Imagine you had a cross-wiring in your brain that caused information to leak from your sense of sounds into your sense of taste. This could mean that each time you hear C sharp you taste a sprout. A similar effect might happen across other senses. Words or numbers could have colours, shapes might have tastes or sounds might have associated smells.
There is a small chance you do not have to imagine this strange experience as synaesthetes number one in 2,000 people, with women outnumbering men six to one. On a psychology course when this phenomenon is described, it is often a revelatory experience for one or two people. Suddenly a person discovers they are not alone in their unusual experience of the world.
Synaesthetes are usually normal in every way and in fact their unusual brain wiring can have some added benefits. Some find that their mathematical or musical abilities are enhanced - check out this story from Wired.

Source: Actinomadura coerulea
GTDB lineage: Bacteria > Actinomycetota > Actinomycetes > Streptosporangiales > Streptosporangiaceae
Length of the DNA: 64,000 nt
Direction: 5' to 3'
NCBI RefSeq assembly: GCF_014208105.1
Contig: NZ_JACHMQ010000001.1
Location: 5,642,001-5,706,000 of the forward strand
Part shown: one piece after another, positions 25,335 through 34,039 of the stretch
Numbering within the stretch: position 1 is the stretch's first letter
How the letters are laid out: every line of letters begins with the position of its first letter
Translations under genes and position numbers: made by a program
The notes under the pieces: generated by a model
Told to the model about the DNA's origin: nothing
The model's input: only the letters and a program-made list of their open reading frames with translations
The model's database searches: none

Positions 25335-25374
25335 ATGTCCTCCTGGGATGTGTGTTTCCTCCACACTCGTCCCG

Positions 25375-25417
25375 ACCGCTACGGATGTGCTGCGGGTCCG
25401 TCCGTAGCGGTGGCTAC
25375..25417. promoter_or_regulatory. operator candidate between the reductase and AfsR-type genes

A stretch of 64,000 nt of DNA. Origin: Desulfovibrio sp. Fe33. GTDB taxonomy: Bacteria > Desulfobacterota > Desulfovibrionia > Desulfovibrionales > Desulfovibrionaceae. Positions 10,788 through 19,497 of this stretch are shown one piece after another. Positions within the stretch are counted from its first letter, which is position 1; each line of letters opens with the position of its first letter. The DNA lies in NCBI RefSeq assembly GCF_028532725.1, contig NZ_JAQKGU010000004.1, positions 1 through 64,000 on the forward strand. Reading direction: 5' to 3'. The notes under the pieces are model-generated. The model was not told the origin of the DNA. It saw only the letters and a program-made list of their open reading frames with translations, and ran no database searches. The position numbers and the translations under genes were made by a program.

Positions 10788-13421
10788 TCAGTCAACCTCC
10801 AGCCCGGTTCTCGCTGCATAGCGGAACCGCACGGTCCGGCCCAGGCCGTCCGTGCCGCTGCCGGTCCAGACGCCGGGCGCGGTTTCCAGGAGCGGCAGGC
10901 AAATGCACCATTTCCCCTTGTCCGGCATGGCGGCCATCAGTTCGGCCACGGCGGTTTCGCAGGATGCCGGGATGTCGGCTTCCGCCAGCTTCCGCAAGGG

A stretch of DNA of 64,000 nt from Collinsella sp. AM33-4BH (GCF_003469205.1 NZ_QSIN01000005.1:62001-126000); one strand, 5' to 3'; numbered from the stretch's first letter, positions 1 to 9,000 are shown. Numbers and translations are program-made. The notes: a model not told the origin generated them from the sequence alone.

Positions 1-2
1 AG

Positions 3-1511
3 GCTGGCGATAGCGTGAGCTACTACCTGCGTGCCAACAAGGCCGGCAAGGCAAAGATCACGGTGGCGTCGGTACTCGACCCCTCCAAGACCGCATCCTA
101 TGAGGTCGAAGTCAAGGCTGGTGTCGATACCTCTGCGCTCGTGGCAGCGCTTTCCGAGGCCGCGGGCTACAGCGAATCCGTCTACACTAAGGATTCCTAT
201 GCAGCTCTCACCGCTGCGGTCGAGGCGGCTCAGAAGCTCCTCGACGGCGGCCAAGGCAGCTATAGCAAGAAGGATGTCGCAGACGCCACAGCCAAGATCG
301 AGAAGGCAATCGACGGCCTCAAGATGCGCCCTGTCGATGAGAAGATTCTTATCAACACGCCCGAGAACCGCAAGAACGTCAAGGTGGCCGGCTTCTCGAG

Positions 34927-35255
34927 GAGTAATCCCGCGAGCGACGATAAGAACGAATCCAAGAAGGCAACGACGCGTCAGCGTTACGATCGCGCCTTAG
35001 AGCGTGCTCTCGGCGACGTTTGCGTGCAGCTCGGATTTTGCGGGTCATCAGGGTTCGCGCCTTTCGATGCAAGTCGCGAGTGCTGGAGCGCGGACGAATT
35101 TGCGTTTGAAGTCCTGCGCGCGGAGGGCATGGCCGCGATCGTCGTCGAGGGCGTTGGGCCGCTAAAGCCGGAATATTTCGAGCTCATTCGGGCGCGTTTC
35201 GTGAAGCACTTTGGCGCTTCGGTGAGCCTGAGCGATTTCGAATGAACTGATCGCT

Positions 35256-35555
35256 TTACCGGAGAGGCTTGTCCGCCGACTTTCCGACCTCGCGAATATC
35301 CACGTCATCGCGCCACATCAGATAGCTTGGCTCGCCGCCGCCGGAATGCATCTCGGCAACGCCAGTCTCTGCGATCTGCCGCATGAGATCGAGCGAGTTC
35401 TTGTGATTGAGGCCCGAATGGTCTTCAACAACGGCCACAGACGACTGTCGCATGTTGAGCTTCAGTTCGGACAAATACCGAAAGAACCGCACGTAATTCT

→ From Wired
Making Habits, Breaking Habits
In his new book, Jeremy Dean--psychologist and author of PsyBlog--looks at how habits work, why they are so hard to change, and how to break bad old cycles and develop new healthy, creative, happy habits.
→ "Making Habits, Breaking Habits", is available now on Amazon.Reviews
The Bookseller, “Editor’s Pick,” 10/12/12 “Sensible and very readable…By far the most useful of this month’s New You offerings.”
Kirkus Reviews, 1/1/13 “Making changes does take longer than we may expect—no 30-day, 30-pounds-lighter quick fix—but by following the guidelines laid out by Dean, readers have a decent chance at establishing fulfilling, new patterns.”
Publishers Weekly, 12/10/12 “An accessible and informative guide for readers to take control of their lives.”